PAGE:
26 Wooster Street
Trunk of Humours was a group exhibition curated by Kathy Grayson investigating new trends in painting and sculpture. The show featured substantial installations by these five participants exploring their highly personal and idiosyncratic visual languages in both 2D and 3D works. Hopefully suggesting some of the Falstaffian wit from which the title was derived, the work in this show asked us to think back to the spirit of the carnivalesque by using humor to upend traditional beliefs and make social ills writ large and in a common hand.
Besides the pervasive influence of comic book culture, folk art, and craft, these artists also shared an interest in the expansion of a 2D visual language into the 3D, one method by which they can literally invite the viewer into their world of wit and critique. While internally rigorous, these systems are also generous and accessible, legibly crafted by hand with a sincerity whose primary aim is to communicate.
Taylor McKimens' paintings and installations blur the line between drawing and sculpture, taking a graphic sensibility and expanding it into clever and subtle environments. Deadbeats and derelicts roam sparse, harshly lit worlds of soggy bread and Band-Aids, bologna and tangled garden hose. Strong comic book influences, which may bring R. Crumb to mind, evoke an underground sort of roughness to the tragico- comic energy of his pieces, and the moments of elegant painterliness lend even the ugliest image a complex beauty.
Whether in his lushly hued paintings or diverse sculptural installations, Jules de Balincourt builds worlds of strange occurrence and serious commentary. From an aurora borealis in a shopping mall's food court, a rainbow global media outpost amidst arctic tundra, to skiers blissfully traversing a snowy mountain of post-consumer waste, Jules' wit and elegance are never far from a pointed and sincere critique of the cultural. Rendered in a folk idiom familiar to recent San Francisco tendencies but fleshed out with a formally attentive precision and unique outlook, Jules remains very of-the-earth while seeking the transcendental.
Misaki Kawai's installations are both whimsical and puzzling, their construction and purpose suggestive but mysterious. Who are the beings that populate her worlds and what, exactly, are they up to? A skilled and loving construction out of humble materials is of particular interest in her work, part of a childhood that included making puppets and clothing with her seamstress mother in Osaka. Often inhabited by herself and her friends, Misaki also expands her miniature universe to include all manner of cultural icons and whimsical beings.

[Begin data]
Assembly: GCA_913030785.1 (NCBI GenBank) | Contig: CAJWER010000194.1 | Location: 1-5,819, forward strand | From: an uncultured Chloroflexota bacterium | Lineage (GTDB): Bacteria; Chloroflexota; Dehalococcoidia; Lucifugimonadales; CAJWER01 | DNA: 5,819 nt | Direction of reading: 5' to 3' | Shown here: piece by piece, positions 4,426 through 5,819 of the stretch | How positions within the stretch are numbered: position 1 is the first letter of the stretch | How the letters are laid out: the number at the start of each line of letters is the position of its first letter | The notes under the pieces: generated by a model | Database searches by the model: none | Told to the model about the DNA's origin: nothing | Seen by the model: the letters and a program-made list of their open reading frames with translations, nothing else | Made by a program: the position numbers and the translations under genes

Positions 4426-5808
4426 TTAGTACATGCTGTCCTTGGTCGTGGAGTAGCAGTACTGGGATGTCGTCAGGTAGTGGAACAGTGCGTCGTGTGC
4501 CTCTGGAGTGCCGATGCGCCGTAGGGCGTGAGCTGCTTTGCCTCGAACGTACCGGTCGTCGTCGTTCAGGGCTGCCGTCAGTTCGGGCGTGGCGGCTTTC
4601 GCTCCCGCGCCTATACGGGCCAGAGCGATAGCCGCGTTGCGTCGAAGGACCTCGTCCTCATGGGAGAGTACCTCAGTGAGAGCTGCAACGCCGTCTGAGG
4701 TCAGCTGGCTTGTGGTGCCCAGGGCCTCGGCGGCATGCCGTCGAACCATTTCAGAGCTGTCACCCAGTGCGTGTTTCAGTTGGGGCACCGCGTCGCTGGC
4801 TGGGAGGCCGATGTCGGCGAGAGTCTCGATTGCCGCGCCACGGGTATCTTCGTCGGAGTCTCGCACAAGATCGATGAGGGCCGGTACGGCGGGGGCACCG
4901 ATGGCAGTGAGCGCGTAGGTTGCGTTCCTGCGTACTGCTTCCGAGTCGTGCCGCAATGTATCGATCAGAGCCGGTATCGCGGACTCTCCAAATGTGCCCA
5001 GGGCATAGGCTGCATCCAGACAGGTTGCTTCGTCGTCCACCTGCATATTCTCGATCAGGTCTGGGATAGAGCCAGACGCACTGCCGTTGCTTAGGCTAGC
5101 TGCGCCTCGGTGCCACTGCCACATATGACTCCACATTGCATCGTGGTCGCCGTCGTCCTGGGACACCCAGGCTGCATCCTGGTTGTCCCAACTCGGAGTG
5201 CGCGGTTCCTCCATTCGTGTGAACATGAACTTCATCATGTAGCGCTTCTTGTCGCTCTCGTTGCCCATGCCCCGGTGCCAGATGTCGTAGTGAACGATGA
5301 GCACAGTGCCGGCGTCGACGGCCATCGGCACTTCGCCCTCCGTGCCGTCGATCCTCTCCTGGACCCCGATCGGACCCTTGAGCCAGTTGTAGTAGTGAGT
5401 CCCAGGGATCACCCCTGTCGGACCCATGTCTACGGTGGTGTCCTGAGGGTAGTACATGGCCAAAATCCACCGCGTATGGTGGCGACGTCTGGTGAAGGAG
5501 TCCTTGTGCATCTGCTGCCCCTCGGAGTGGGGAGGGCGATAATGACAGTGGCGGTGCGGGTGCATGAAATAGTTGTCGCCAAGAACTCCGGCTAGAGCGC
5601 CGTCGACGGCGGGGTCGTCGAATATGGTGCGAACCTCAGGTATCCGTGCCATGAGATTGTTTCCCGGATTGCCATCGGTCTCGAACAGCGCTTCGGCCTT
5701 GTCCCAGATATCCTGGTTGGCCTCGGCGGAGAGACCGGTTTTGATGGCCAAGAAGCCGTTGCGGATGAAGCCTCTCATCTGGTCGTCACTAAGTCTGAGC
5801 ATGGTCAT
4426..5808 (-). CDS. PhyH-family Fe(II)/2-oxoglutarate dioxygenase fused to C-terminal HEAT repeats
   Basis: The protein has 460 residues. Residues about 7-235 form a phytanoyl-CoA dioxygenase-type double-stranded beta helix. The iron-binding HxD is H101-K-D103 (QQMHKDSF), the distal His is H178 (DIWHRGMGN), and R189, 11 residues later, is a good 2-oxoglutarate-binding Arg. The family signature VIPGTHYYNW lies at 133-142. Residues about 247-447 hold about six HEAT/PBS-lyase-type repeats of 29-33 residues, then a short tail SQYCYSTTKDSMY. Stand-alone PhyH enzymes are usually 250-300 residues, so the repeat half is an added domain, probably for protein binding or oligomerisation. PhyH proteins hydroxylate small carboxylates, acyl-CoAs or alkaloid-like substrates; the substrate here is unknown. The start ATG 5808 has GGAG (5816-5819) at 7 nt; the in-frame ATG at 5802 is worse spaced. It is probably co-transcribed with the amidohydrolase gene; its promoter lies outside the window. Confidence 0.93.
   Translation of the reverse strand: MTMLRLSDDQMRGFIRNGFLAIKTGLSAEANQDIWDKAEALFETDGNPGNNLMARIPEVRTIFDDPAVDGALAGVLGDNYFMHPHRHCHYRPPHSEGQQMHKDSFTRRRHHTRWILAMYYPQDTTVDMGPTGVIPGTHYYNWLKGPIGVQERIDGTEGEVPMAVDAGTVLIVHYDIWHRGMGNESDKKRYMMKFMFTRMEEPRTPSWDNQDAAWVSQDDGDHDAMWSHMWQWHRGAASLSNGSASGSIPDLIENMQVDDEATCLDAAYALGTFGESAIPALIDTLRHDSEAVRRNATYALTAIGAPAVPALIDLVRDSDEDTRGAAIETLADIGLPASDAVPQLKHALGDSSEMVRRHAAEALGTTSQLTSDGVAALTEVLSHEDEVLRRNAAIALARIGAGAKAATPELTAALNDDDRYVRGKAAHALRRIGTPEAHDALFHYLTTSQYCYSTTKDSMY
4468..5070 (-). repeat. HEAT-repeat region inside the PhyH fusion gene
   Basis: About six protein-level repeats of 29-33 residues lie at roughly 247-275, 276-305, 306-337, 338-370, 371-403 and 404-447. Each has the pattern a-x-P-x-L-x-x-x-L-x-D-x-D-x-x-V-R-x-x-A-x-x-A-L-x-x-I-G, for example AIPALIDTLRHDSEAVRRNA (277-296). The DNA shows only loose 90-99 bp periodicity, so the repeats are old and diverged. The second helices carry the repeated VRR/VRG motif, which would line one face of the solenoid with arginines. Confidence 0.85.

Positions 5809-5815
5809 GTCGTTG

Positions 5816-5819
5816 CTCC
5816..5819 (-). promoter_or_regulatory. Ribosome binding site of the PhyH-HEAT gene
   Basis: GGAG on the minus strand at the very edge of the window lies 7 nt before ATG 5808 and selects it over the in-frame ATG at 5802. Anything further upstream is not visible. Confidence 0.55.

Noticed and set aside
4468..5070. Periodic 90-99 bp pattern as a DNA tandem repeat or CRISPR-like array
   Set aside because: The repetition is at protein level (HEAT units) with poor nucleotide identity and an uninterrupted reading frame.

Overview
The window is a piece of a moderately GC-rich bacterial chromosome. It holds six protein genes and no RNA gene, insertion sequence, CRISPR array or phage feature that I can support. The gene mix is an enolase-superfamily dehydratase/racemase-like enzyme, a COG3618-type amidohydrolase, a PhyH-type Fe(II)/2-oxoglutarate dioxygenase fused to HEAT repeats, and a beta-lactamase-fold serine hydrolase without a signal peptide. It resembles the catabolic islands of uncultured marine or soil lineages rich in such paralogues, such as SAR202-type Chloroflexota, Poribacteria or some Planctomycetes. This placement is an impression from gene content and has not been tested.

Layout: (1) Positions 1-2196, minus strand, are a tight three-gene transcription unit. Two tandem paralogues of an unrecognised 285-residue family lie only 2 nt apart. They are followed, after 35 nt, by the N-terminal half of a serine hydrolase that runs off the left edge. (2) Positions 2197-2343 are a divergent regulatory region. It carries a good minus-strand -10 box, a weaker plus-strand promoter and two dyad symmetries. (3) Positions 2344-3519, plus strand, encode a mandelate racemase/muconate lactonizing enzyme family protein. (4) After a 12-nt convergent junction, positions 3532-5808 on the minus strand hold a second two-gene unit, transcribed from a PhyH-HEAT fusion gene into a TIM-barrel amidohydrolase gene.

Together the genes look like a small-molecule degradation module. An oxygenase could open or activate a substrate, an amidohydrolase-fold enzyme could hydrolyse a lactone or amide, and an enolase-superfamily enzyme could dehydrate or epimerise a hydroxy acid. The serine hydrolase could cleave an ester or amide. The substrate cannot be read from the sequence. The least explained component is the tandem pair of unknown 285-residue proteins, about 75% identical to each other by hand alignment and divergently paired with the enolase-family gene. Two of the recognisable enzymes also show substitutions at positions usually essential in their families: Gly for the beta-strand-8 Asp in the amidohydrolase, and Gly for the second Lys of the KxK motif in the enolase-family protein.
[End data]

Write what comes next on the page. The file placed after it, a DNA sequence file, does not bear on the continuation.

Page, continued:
Matt Leines' pieces share a similar intensity and highly personal iconography, implying instead narratives of power and manipulation. Matt's pieces tend to focus on exploitation and technology in forgotten civilizations, weaving strange analog circuits and crafting quasi-organic architectural objects with breathtaking precision. Hair, wires, blood, tears and trees all share a pulsating circuitry of interconnection, animating an alternative reality full of humor and insight into contemporary experience. Reconstructing the world of Matt's creatures from the artifacts he leaves us, we infer situations that enlarge and reflect upon our own social world, often to surprising ends.
Jim Drain filled the basement with a complex installation explorable only with a flashlight. Lurking beneath the floors at 26 Wooster was a strange world occupied by unknown beings. Whether in elaborate dissonant knitwear or smooth enamel paint, Jim's sculptures share a mythic beauty that is decidedly inter-dimensional. Recent projects at the Mattress Factory, Greene Naftali, PS. 1, and the 2002 Whitney Biennial (with the group Forcefield) are testament to the diversity of Jim's vision, while a precision of execution and a clever disruption of museum or gallery space are ever-present. Privileging found materials and handmade patterns, Jim's disruptions reinvest the ordinary with a sense of the uncanny.
March 8 - 11, 2018
We will present a special solo project by the artist JR.
Image: JR, Migrants, Walking New York City, 2015
April - May 2018
18 Wooster Street
76 Grand Street
New York, NY 10013
Monday – Friday
10 AM – 6 PM
Tuesday – Saturday
Noon – 6 PM
The gallery reopens with People in April 2018.
+1 (212) 343-7300
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